Outdoors / Buying Guide

Introduction to Stargazing

Typically, discussions centered around introducing people to stargazing focus on children and adolescents, but I think that is too limiting. The reality is that there are as many and varied people who are interested in and excited about learning astronomy but are either confused about where to start or are unaware of the progress technology and manufacturing processes have made in recent years that make stargazing as simple as it is fascinating and rewarding. In this piece, we’ll take a look at certain age groups and people with specific interests, and share some advice on where to start their (or your) stargazing journey into the splendors of the solar system and beyond.

Before we dive into the main part of this article, I should touch on some points that will be relevant to the rest of this discussion. I don't want to go into too many details because I wrote a very thorough article on telescopes that you can find by clicking here. For now, here are some things to keep in mind.

  • Your choice of eyepiece is important, as well. Make sure the outside diameter is the industry-standard of 1.25"—NOT the smaller 0.965" found on low-end scopes. The 1.25" diameter eyepieces will fit most other telescopes out there and will offer a virtually limitless number of options and accessories for you. When it comes to power, the smaller the focal length of the eyepiece, the higher the magnification potential, so stay with something in the 20-25mm range for a low power and keep it to a high of around 10mm. If you’re focusing your attention on the Moon, anything above 10mm will pretty much make you lose the forest for the trees (or the crater for the surface) and ruin your ability to maintain perspective on what you’re looking at. Keep those high-magnification eyepieces for later, after you've gotten some observation hours under your belt and you're ready to upgrade.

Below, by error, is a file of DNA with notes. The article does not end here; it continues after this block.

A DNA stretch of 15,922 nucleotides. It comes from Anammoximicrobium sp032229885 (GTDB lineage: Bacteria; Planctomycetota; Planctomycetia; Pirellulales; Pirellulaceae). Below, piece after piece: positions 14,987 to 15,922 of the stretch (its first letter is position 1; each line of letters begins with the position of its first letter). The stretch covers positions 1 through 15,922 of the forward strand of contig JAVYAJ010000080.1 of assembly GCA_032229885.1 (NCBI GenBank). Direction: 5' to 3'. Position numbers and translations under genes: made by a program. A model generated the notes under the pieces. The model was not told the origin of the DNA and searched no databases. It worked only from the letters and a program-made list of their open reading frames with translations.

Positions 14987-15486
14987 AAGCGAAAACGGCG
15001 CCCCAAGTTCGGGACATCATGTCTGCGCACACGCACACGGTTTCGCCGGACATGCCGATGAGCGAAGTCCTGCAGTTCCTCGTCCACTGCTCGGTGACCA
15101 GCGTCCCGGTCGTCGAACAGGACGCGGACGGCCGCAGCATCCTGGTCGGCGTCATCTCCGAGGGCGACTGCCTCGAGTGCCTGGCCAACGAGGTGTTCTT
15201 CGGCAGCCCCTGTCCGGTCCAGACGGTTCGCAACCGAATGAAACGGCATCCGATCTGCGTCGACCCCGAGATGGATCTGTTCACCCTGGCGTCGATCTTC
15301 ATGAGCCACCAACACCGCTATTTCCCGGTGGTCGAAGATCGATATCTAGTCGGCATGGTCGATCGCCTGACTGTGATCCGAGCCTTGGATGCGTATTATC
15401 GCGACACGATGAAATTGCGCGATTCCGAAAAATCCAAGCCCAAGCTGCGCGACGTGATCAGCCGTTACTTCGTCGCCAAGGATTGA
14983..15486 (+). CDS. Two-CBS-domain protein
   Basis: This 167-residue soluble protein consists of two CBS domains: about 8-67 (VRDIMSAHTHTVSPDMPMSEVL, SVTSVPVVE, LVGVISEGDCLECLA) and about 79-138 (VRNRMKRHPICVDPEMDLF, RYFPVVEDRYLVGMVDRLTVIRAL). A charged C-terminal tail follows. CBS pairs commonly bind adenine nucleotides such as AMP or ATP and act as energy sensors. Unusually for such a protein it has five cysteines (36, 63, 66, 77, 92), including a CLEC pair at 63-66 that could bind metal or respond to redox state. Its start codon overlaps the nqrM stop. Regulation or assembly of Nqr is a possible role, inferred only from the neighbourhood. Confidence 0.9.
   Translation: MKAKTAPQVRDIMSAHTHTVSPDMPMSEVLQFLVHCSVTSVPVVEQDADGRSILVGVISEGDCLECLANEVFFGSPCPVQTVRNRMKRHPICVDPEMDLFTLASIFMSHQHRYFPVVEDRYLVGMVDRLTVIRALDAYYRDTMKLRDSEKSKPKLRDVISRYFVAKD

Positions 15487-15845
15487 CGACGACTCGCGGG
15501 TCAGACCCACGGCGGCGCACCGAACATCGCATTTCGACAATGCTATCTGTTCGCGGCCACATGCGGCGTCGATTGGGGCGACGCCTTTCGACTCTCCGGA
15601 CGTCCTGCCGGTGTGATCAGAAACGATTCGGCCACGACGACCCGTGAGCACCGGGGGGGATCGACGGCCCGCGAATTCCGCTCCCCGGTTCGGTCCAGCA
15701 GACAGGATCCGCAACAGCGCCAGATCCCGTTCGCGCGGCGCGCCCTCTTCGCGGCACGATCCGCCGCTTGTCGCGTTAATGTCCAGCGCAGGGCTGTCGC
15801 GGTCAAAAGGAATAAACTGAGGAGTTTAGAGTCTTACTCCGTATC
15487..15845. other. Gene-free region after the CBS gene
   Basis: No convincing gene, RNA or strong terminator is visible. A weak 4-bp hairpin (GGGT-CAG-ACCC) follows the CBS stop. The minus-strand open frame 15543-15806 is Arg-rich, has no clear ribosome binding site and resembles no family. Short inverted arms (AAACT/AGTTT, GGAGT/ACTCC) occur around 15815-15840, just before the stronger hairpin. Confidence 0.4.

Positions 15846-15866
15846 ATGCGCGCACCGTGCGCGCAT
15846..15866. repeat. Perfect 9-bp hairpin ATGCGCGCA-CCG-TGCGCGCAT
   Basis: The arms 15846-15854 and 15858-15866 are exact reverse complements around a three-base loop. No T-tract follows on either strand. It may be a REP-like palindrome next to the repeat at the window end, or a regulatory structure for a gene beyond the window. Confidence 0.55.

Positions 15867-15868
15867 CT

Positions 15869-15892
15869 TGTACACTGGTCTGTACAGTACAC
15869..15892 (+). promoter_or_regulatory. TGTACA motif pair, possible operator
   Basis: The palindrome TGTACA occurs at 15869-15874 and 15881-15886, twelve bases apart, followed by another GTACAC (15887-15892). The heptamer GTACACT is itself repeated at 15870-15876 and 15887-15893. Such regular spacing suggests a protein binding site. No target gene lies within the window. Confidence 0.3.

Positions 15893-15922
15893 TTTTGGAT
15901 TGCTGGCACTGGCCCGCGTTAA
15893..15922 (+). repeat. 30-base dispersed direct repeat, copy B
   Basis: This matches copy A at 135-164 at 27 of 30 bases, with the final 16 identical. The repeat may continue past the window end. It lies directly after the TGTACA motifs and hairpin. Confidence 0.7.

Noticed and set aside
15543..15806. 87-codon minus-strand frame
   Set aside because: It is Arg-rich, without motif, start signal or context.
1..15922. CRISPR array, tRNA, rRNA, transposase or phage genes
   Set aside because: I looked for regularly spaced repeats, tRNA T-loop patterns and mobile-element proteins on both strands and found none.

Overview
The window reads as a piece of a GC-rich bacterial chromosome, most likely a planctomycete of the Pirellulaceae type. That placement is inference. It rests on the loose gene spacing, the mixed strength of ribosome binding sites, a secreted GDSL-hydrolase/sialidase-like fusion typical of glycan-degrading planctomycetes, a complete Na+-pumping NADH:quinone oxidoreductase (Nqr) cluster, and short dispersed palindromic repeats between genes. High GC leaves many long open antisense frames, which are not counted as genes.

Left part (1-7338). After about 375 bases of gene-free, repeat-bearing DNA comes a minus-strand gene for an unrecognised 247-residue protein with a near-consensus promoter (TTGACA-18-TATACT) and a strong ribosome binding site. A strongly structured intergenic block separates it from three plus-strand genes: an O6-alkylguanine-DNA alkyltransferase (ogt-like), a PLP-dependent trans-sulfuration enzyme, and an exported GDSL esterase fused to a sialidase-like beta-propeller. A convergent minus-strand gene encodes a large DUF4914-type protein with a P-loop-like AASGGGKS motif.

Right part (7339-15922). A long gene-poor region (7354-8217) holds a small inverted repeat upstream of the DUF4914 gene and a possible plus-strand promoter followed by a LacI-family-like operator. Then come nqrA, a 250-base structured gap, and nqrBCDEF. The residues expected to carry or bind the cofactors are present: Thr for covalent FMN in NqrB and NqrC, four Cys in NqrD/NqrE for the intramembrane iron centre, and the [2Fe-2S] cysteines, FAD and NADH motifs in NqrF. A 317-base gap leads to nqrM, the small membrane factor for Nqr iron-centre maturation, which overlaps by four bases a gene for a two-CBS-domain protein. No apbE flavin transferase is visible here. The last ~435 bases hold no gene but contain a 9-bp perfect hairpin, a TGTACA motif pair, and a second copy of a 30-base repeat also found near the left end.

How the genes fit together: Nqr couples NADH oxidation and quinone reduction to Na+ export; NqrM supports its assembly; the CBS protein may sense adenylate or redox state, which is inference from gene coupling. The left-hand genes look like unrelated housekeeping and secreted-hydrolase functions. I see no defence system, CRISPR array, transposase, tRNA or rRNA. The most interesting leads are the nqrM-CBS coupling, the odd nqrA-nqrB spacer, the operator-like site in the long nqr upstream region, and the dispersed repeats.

• An easy upgrade for those who are only satisfied with “more power” is a Barlow lens. This will fit between the focuser and the eyepiece and double or triple the magnification of any eyepiece you put in it, adding to the usability without the associated cost of another eyepiece.
  • A quick note on diagonals: When you look in a direction through a telescope, because of the nature of the optical path, the images you see will be upside-down and backward. For astronomical viewing, what this boils down to is that when you’re tracking the moon to the right, you’ll have to move the telescope to the left. As for the images being upside-down, who cares if the Moon isn’t right-side up? No one. But if you’re planning on using the scope for terrestrial viewing, having everything orientated wrong is a disaster. This is where a diagonal comes into play. There are two kinds of diagonals: Star and Erect-image.